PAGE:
Saturday, February 12, 2011

Social Media and the Chain of Command

With the advent and speed of Social media, how are organizations able to move fast enough to take advantage of fast moving trends or negate the effects of negative social media? Especially, when changes within social media happen so quickly, within nano seconds. Do companies have the time to have disempowered leadership at the middle or bottom of the organization? I believe the answer to be, No.

With a companies reputation and bottom line at risk every time someone sends out negative feedback or vibe into social media. Companies must be able to respond just as quick. If an organization is set-up, in a traditional top to bottom hierarchy, then by the time the top brass gets the decision back down to the right people, the damage is done and can be irreversible. Likewise, if you are to stay ahead of the competition, you must be able to take advantage of a positive feedback or opportunity as well.

How does a company prepare it's leadership, at all levels, for dealing with continuous decision making?
  • Training: Train your employees from top to bottom about the pitfalls and advantages of utilizing social media. Develop and outline protocol of social media use in reference to your business. Create policy on how to respond to social media as if it where a risk management situation. Role play with your people, allowing them the opportunity to see how the processes work outside of a real world, real time. That way, when they are faced with the real world decision, they can be more comfortable about the systems in place to make it. Most importantly, train your people how to quickly asses a situation and the make a fast, but good decision. 
  • Lessons learned: Continually train your leadership about what has worked and what hasn't. Take not only the bad from your own company, look outside at other companies and learn from their mistakes. If you are constantly evaluating your decision making it will continue to get better. Take those decisions that were OK and learn what would have made them great. Then get that information out to your people. That way, next time one of your leaders is attempting to asses a situation and make the same decision, they will know how to make a better decision. 
  • Executive mentoring: Have your top brass mentor you middle management and key first line supervisors in how to asses situation quickly and then make a decision. This will help them develop their decision making skills, by allowing them direct access to experienced leaders and decision makers.
  • Develop an internal social media network within the company: Create a fast and efficient network where people can share and dispense information as it happens, allowing the appropriate decision maker the ability to quickly process it and make a decision. Also, a great way to share lessons learned and allow top executives the ability to interact with all.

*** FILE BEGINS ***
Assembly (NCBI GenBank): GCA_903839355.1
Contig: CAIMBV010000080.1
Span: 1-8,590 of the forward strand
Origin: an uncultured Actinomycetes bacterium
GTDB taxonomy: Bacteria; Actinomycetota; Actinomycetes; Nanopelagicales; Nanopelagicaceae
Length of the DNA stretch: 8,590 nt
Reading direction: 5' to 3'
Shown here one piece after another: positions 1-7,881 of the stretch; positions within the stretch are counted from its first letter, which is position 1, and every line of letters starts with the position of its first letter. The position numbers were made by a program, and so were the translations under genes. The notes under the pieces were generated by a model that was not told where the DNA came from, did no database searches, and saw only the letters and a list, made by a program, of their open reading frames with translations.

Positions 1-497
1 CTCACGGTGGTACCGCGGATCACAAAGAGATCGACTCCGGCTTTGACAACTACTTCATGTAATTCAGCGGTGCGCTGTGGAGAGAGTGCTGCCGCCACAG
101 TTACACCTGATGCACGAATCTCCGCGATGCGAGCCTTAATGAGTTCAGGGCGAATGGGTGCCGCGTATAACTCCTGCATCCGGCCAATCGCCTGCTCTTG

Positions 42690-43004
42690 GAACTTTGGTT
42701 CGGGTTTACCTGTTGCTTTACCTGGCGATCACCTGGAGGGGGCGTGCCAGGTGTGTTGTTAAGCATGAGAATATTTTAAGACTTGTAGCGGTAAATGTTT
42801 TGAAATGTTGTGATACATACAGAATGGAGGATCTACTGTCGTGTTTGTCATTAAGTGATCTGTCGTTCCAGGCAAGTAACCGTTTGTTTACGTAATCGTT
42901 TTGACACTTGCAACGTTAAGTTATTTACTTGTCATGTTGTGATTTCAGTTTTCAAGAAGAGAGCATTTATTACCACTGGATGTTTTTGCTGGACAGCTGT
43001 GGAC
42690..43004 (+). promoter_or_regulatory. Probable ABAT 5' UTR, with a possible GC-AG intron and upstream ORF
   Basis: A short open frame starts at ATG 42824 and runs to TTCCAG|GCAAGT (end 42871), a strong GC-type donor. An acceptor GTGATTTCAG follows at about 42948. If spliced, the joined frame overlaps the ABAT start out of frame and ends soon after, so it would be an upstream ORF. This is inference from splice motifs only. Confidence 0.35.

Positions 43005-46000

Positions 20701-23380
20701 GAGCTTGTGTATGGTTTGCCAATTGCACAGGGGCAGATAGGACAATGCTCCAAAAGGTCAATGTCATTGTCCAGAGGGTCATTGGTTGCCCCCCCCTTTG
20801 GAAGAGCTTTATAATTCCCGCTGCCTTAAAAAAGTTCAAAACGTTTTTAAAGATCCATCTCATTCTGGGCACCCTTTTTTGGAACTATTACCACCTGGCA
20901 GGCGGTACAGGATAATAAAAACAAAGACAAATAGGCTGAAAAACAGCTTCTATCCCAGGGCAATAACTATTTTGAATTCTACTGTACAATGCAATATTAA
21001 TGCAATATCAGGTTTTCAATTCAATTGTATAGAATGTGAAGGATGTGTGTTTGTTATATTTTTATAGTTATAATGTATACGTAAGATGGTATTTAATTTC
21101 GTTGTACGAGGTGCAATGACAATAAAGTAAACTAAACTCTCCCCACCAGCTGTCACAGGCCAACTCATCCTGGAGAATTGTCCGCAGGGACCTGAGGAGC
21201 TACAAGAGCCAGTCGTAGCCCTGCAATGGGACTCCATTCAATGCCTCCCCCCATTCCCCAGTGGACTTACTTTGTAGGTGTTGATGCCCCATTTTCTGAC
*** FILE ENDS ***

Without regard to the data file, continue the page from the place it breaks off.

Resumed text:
• Placement of decision makers: Understand that you cannot have a top to bottom chain of command any longer. You must position leaders with the ability to make decisions at each level of leadership. They have to understand that it is much more important to make a call, even if it's not the best call, then no call. If your waiting to plan out, forecast and look at predications, your decision making will continually fall behind and effect your business negatively. 
  • Freedom to act: With all of the above in place, this will allow a greater comfort level for your lower leadership to quickly asses situations and make decisions without causing heart attacks at the higher levels. Also, the experience in decision making will only improve your stockpile of available leaders to move up and grow your company. 
The hard part about all of this is letting go of the reins and stop being a control freak. Evaluate and promote your best decision makers. Thereby, having a continuous pipeline of leaders who have shown they can make a good call. Remember, a good call is better then no call. With the speed of social media, a no call could destroy your business in a matter of minutes. 


Noah Lomax said...


Excellent advice!

Two points that you hit on really stuck out to me:
1. How important it is to "look outside at other companies and learn." Many companies insist (almost in arrogance) that if they can't find a way that there must not be away. It is almost as if to say, "We will make our own mistakes!"

2. Executive mentoring is huge! Teams contribute much more when they understand the heart of their leaders and the vision is clear in their eyes. What a difference this can make!

Thanks for the great article!
Noah Lomax

Voices of Leadership said...


Thanks for stopping in and commenting. I'm glad that you found the article useful.

Best wishes,

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